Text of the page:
How to Keep Your Search Information Private

For most Internet users, search engines often are the center of their online experience. Since search engines are the guide to most of the Internet, the companies powering the systems typically have a wealth of search information on users — information which is often used to target advertisements, analyze trends, and even determine how businesses perform their day-to-day operations. The pool of information that search engines have on users is commonly referred to as a “big data” pile because of the extent of the information retained on users.


Making Money From Basic Information

As discussed in an article from VentureBeat, when it comes to targeting advertisements, there are literally a googol (meaning the number one followed by 100 zeroes) possibilities to target customers. Ad targeting is so important that search engines such as Google and Bing have teams of scientists working around the clock to figure out more efficient ways to identify Internet users and target ads accordingly. Since search engines typically only make revenue from advertising, it is in their interest to do whatever it takes to ensure that users are clicking advertisements.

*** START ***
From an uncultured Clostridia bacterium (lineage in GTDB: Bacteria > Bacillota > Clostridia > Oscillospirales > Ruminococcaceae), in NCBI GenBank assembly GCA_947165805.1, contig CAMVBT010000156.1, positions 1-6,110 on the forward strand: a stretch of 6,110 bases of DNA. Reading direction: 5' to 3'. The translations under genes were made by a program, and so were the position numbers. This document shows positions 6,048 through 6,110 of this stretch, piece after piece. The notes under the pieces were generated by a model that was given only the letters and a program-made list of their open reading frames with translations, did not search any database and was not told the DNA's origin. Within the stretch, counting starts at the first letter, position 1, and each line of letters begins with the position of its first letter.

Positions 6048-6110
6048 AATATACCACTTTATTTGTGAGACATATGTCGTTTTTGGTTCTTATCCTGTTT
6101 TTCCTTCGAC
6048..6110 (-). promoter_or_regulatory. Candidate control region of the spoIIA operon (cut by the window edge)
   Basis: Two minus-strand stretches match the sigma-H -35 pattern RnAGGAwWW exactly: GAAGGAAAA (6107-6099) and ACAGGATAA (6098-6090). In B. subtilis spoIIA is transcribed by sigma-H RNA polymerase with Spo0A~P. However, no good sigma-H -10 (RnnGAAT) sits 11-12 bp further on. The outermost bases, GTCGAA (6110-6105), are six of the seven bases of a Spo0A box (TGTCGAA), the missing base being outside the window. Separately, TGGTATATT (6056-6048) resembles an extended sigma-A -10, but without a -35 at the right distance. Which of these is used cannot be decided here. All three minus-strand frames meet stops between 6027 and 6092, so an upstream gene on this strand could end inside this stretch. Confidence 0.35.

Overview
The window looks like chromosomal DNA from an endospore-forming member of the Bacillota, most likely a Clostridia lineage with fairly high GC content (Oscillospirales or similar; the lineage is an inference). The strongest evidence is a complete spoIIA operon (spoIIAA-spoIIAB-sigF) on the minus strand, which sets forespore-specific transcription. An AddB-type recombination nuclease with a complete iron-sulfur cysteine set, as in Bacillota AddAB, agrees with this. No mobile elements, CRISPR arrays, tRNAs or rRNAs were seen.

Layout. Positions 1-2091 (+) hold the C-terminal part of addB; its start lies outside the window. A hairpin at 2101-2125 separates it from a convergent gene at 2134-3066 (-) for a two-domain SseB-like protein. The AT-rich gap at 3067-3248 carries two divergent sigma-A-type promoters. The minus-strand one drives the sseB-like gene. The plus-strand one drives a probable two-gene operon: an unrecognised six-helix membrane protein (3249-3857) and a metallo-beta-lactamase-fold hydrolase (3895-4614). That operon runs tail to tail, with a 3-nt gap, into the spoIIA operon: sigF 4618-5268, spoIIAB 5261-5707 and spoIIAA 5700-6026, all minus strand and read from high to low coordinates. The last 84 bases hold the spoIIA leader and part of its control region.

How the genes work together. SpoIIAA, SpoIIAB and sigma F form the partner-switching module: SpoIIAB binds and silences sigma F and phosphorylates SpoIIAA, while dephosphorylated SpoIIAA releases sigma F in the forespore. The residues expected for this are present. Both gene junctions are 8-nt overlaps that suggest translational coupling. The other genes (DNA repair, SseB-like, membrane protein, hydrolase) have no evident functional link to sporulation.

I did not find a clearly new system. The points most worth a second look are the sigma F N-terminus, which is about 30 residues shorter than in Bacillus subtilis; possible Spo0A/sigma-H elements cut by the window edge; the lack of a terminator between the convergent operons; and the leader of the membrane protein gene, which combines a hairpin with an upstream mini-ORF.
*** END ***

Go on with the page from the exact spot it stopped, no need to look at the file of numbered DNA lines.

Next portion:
Google and Bing Aren’t the Only Options

When it comes to conducting online research, you don’t have to rely on Google and Bing. A handful of alternative search engines don’t retain search information or have strict privacy practices to protect user information. The How-To Geek provides an overview of five such engines. One of the most popular ones among Internet users is DuckDuckGo. The key feature of the service is that its privacy page outlines numerous precautions taken to protect user privacy. Overall, the key takeaway is that you can use DuckDuckGo without having to worry about your search information being retained indefinitely for tracking purposes.

When You’re on Google

Of course there are times when you need to use Google your search activities. Fortunately there are ways to protect your privacy when you use Google. Google provides users with a control panel to manage their search history preferences. This allows users to control which keywords are used for ad targeting. Unfortunately, Google still retains search information behind the scenes, which is a significant privacy risk.

For cases where privacy is needed when searching the web, you will want to use DuckDuckGo or a similar search engine, because the major search engines rely on user information to generate most of their revenue.